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Top Tips For Writing The Perfect Cv
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Top tips for writing the perfect CV

  • Publish Date: Posted about 5 years ago
  • Author:by Collette Negre

​Looking for a new job can feel like a massive job just in itself, especially as you have to put together the perfect CV or else you won’t even get noticed, never mind get an interview.
However, the good news is that the latest best seller teaches us that by simply using the right layout, formatting and language and by making sure you include certain key buzzwords and exclude less popular ones, you can boost your CV in minutes and catch a recruiter’s attention instantly.

Top things to avoid:

  • Lying: for some this might seem obvious as the chances are your lies will catch up with you at some point, so why take the risk. Sadly however research shows that 26% of CVs contain falsehoods of some kind. No matter how tempting it is, don’t do it.

  • Don't forget your audience: the person who is reviewing your CV is looking for something to grab their attention and more importantly inspire them to read on. The person who you are writing this CV for is busy and has little tolerance for the mundane and they don’t want to waste their time with boring content either. Make what you include count.

Things to do:


  • Your CV should be no more than two sides of A4 printed double-sided. Research shows 75% of recruiters prefer this.

  • The layout should be clean with bullet points and don't feel you have to fill in all the space. Sometimes less really is more.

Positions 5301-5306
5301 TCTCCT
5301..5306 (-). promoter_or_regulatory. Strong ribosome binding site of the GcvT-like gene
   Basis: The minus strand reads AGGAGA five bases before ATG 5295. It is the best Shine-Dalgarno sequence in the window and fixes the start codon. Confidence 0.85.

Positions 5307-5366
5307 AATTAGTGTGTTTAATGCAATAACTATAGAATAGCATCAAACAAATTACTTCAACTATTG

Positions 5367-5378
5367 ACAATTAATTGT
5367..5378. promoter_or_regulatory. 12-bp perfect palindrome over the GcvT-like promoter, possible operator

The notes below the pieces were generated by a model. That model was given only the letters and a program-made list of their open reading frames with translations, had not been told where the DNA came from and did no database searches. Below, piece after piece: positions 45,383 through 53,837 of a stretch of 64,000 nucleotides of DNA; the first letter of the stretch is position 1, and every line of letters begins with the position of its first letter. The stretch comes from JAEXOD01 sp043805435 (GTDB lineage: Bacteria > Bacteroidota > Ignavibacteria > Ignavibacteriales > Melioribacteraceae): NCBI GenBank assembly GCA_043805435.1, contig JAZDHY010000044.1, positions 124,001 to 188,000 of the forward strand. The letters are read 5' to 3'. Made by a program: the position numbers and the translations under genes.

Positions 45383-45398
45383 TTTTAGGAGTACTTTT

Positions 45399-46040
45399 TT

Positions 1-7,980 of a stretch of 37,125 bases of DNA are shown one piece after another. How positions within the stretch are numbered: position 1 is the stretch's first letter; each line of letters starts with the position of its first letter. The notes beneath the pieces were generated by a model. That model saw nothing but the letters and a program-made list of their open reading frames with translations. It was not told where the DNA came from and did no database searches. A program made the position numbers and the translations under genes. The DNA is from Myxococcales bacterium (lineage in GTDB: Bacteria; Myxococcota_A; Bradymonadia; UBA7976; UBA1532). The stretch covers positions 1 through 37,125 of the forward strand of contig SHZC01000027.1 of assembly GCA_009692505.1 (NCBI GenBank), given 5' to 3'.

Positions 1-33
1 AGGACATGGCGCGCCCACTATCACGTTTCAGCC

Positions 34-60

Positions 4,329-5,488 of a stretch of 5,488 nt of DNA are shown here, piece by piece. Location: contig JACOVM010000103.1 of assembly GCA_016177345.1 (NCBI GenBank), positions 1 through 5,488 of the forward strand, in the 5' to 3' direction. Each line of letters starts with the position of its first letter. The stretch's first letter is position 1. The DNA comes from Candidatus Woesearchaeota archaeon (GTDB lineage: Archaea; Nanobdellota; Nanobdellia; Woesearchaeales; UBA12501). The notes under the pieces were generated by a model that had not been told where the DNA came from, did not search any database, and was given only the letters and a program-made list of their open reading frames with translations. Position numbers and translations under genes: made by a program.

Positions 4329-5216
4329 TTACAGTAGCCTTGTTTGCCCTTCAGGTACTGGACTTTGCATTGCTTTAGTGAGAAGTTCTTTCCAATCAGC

• Include a personal statement as this is a great opportunity to sell yourself and explain, in a nutshell, why they should be interviewing you.


  • Arial, Verdana, Calibri or Times New Roman are ok.

  • Comic Sans should not be used.

  • Use a font size of 10 or 12 and don’t decrease the font size to cram more on the page.


  • Words to avoid: some words are over used, and others are clichéd and really don’t say much about you. Avoid using the following: goal-driven, strong work ethic, multi-tasker, detail-oriented or self-motivated.

  • Be direct and use empowering words: you want to get the reader’s attention so the words you use to describe and qualify matter. Words such as: quite, probably, sometimes, possibly are too insipid. Accurate, committed, dependable, flexible, resilient and responsible are strong words and leave an impression.

  • Back everything up with evidence: when describing your attributes and skills always back up any statements with evidence of your experience and accomplishments.

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